9.  Where such prior arrangements could not be made for any reason, the UK would want to make arrangements for the firearm to be surrendered at the port of entry in the UK and to be kept in a secure place to await collection by the officers concerned either on their departure or subsequently. The surrender of service weapons and ammunition would need to be handled discreetly, so as not to compromise the essential covert nature of the operation. The UK would want to discuss with other delegations the modalities for such arrangements.

  10.  Where, in a case involving prior authority, the requesting State considers that the subject of the surveillance is so dangerous that it is essential that any officers conducting the surveillance should carry weapons, they should convey this information to the UK National Criminal Intelligence Service as part of the application under Article 40(1). Such operations may best be undertaken by transferring responsibility for the surveillance to a team comprising officers from the UK, in accordance with paragraph 2 of Article 40(1).

  11.  Officers conducting the surveillance would hand the operation over to the UK team, but the UK envisages that a small number of officers from the original team would join the UK team to act as advisors. The UK assumes that the effect of such a transfer would be that these advising officers would not be acting in an operational police capacity as envisaged by the Schengen provisions, in the particular circumstances of these operations. The need for the UK officers to carry firearms would be decided on the basis of the requesting state's assessment and in accordance with UK law and practice.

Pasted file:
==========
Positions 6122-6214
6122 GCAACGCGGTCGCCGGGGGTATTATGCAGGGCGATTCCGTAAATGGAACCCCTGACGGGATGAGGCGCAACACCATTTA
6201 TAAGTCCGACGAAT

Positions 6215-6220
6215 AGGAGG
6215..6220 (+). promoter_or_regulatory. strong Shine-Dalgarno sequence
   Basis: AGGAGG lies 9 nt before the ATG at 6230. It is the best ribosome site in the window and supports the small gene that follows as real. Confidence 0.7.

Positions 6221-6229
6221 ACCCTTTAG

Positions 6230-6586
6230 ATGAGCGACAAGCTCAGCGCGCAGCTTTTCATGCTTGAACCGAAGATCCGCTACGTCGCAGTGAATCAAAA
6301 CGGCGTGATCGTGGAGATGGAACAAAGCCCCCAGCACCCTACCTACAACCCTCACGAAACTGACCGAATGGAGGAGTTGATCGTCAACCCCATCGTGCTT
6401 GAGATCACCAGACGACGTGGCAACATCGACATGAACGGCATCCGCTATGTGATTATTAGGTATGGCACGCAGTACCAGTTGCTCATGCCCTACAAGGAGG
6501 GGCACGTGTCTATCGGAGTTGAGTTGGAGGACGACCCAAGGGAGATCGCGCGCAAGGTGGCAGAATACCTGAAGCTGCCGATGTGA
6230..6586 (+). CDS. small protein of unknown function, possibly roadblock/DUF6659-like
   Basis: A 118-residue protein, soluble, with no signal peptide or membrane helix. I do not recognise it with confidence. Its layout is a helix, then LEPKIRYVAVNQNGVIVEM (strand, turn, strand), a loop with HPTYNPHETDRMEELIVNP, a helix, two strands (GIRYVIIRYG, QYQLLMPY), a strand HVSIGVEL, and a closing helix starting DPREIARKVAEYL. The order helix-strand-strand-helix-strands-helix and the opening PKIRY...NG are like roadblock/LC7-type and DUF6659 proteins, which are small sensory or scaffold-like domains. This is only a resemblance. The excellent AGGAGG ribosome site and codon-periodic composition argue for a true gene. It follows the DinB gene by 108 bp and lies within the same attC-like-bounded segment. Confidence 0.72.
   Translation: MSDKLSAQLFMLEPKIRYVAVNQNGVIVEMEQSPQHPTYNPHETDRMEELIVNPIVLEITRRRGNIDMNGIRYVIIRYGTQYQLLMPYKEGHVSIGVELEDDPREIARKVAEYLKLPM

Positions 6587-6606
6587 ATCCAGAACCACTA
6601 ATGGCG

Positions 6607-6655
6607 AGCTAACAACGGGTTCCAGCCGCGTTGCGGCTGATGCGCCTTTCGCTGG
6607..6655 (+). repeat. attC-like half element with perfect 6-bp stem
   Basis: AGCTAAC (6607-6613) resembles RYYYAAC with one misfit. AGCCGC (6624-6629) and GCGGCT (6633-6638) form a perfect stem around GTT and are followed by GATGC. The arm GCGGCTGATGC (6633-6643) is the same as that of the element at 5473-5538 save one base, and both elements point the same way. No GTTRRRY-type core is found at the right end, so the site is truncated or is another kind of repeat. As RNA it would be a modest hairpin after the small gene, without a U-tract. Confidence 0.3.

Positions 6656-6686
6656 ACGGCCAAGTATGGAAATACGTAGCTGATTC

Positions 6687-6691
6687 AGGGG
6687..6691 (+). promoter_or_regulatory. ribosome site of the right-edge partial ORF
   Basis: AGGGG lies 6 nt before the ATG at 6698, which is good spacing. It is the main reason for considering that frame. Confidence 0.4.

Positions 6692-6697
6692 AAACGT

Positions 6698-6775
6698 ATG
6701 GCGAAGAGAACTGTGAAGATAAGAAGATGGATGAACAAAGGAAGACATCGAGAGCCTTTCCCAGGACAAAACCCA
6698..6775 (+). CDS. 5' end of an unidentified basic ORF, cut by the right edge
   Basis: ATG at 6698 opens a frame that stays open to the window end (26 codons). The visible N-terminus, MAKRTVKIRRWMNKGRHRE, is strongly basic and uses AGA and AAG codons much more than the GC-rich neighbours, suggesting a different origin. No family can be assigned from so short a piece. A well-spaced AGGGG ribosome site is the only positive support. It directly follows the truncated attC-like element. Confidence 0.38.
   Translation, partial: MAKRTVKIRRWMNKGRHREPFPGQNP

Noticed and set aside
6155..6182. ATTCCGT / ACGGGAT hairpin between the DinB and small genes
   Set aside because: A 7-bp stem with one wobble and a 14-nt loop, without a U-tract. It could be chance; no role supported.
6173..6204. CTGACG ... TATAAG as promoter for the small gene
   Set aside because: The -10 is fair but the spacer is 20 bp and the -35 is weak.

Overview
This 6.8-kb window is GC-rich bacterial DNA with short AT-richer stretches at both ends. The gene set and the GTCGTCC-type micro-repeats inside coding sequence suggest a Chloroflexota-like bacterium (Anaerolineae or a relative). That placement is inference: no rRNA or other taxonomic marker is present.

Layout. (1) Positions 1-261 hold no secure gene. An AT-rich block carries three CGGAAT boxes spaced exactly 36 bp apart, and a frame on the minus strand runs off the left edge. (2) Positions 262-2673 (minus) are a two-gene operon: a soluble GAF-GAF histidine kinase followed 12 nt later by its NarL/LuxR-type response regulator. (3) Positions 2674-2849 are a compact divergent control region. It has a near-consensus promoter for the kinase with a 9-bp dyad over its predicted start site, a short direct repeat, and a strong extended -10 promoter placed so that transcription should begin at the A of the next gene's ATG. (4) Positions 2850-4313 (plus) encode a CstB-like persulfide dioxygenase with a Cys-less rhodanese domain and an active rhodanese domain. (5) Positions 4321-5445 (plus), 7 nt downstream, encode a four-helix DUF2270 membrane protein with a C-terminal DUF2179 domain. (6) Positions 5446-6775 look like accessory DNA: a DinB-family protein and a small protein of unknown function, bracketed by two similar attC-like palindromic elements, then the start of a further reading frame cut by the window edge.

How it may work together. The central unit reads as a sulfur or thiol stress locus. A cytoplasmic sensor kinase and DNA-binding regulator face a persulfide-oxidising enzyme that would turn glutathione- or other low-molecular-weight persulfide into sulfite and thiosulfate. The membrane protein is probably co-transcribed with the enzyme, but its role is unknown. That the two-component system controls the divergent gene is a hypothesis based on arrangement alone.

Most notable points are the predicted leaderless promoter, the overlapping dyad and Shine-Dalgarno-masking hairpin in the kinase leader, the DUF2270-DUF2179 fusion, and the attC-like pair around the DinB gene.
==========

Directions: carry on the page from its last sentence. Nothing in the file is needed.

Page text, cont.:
12.  In emergency cases officers carrying out such a surveillance would be expected, as early as possible before arrival in the UK, to make contact with their appropriate senior officer, who would make contact with the National Criminal Intelligence Service in the UK. The National Criminal Intelligence Service would then consider the circumstances of the case and, if appropriate, liaise with the appropriate UK police or customs authority with a view to an appropriate team being assigned to rendezvous with the officers concerned and take over the surveillance, as described above. Where the requesting party believes that the surveillance team should be armed, separate authority would have to be sought in accordance with UK law, so early notification is, in such cases, particularly necessary.

  13.  Delegations have drawn to the UK's attention that cross-border surveillance is in principle permitted for a maximum period of five hours without authority if the circumstances of Article 40(2) are met and that, in any case, surveillance could occur for a shorter period until notification has been made and a request for assistance made and answered. The UK's description above of the practicalities of travel to the UK suggests that such circumstances would be likely to be exceptional. The UK nonetheless accepts the existence of such provision in Article 40(2) but would want the following restriction, allowed by Article 40(3)(d), to be noted, namely that in order to comply with Article 40(3)(a), which requires officers to comply with UK law, officers of the sending state must not be armed.

  14.  The UK welcomes the opportunities that these provisions provide for a full and constructive use of cross border-surveillance within the broader framework of law enforcement co-operation. The UK also recognises that the travelling time betwen the UK and other Member States applies equally to UK teams seeking to continue a surveillance operation into the territory of another Member State. The UK National Criminal Intelligence Service would be in a position to facilitate contact between UK surveillance teams and other Member States where necessary, and would seek to ensure that other Member States received requests for prior authorisation for cross border surveillance from UK teams prior to their embarkation, even in urgent cases.

Home Office

September 1999